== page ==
We will be back on our traditional BONES-footings very quickly. Yes, we’re a procedural, yes, people get murdered, but our show is funny, it’s romantic, it’s bizarre, and all of that — the oddities and the unique nature of the show will return.

“We will be getting to know Aubrey in these first five or six episodes, because he is going to be a very valuable member of the team and member of the family as well. He’s a strange guy, but he’s a brilliant agent. And he’s not intimidated. Sweets was very deferential to Booth. Sweets, being so young when he started, he wanted to fit in. He wanted to make sure he was doing the right thing. Aubrey is someone who will socially just blunder into things. But at the same time, Booth will learn to trust the fact that he is a great agent.

On whether this conspiracy (like Pelant > The Ghost Killer > FBI Conspiracy) will lead to something else or whether each case will be a stand-alone murderer:

“There’s always something lurking out there. I can safely say that there is something else lurking out there. I don’t think the world ever exists with simple murders, however horrible. I think we need something a little more evil. And that will be coming our way. It might be in the second half of the year when we come back in January, but we will be getting involved with another case where there is someone who is not nice, not a good person.”

On whether Max telling Brennan he’s involved in different things will be resolved:

“This is something we are definitely in the process of developing now more fully. With the first half of the season, especially leading up to the 200th and finishing the conspiracy, this story with Max is something that we wanted to devote a good amount of time to. [So] that’s going to have to be the second half of the season. We didn’t want to go from a conspiracy to something else with a big backstory. But Max will be back, and we’ll be back dealing with that issue.”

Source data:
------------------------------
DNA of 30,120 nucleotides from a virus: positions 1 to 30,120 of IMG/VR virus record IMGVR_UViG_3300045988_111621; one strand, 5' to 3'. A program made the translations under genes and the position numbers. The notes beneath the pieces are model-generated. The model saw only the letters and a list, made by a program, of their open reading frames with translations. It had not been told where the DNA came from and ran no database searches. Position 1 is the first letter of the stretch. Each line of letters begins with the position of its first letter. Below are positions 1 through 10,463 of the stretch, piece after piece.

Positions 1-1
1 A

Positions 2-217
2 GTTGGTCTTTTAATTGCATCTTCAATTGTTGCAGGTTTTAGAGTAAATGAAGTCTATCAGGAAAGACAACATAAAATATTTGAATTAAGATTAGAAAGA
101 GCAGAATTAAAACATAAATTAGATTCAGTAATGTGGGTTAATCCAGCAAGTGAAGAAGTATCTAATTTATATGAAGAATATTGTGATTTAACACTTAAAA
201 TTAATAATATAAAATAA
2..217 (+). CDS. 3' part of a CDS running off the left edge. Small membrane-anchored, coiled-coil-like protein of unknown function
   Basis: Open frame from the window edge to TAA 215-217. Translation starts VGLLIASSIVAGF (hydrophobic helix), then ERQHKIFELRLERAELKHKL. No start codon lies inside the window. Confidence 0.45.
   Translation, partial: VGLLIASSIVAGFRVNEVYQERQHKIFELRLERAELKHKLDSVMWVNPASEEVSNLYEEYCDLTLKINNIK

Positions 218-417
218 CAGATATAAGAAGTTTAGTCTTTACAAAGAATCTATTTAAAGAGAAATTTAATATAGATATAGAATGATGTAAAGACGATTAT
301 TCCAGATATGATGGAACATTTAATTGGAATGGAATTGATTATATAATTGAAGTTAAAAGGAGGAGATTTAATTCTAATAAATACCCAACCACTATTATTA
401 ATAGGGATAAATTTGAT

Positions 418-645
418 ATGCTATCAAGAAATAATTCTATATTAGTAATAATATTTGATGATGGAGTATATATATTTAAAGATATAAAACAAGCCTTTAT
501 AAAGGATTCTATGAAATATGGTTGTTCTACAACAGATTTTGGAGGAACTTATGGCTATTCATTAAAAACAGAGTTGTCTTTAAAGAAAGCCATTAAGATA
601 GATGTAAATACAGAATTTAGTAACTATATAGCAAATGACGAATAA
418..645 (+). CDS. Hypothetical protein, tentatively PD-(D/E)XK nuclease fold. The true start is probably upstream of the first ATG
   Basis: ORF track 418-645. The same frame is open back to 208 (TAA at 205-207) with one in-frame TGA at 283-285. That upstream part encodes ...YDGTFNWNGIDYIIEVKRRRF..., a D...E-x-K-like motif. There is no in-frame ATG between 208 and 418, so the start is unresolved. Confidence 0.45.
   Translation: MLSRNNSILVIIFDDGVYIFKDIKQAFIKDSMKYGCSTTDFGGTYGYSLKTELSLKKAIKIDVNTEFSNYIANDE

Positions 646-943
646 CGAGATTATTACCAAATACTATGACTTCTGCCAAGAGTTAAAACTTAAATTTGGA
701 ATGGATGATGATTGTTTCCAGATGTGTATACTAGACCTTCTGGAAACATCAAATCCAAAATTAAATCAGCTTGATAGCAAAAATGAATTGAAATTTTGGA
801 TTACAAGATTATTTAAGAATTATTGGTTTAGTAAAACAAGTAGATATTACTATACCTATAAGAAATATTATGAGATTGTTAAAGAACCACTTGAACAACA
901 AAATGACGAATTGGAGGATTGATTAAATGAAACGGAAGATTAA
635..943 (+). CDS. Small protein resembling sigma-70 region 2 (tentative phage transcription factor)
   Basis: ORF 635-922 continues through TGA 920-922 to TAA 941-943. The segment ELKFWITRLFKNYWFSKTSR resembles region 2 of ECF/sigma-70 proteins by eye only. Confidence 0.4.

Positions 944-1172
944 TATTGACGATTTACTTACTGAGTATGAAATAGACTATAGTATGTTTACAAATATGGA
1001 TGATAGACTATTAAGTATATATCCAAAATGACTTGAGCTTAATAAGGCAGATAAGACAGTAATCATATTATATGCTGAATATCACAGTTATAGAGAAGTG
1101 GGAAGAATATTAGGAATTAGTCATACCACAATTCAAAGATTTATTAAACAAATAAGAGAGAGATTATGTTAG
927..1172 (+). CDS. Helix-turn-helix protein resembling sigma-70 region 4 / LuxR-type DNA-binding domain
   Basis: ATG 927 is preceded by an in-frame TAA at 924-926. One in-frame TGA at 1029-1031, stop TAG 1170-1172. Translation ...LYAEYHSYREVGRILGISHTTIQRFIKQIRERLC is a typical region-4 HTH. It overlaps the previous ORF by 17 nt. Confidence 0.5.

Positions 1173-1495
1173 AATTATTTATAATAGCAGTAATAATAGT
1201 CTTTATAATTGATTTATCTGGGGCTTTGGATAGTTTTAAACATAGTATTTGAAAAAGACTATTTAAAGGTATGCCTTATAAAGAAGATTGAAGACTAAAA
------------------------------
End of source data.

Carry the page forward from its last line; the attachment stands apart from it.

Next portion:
On whether we will see Daisy soon:

“Definitely. Daisy is in episode 2, as we send Sweets off in the way only this group can. But Daisy is also pregnant, and we heard in the premiere that she is alone really. And I don’t think people who have grown close to her and who love her in their own way over these years are going to send her into the world alone. When this baby is born, this baby will be cared for.”

On the squints—will we see the same rotating cast, will there be anyone new?

“All of our regular squints will be coming back to visit and work. These are characters we have grown to love, and they have become such an integral part of the show that we are able to treat them as more than just functionaries in the lab. They really have full, rich lives of their own, and that is what we are going to be contending with.
Wendell is dealing with cancer, Cam and Arastoo are dealing with their relationship, Daisy now is going to be dealing with the baby. We are bringing back Oliver Wells, we are bringing back Clark, and all of these people have very rich lives that will be explored, and since they’ve become so close to the other squints, everyone gets involved in each other’s lives, which happens in many workplaces. And we’ll be learning a lot more about these characters that were initially just temporary help in the lab. They’ve become permanent members of the BONES family.”

On whether they were concerned that getting rid of big characters (like Sweets) might have a negative effect.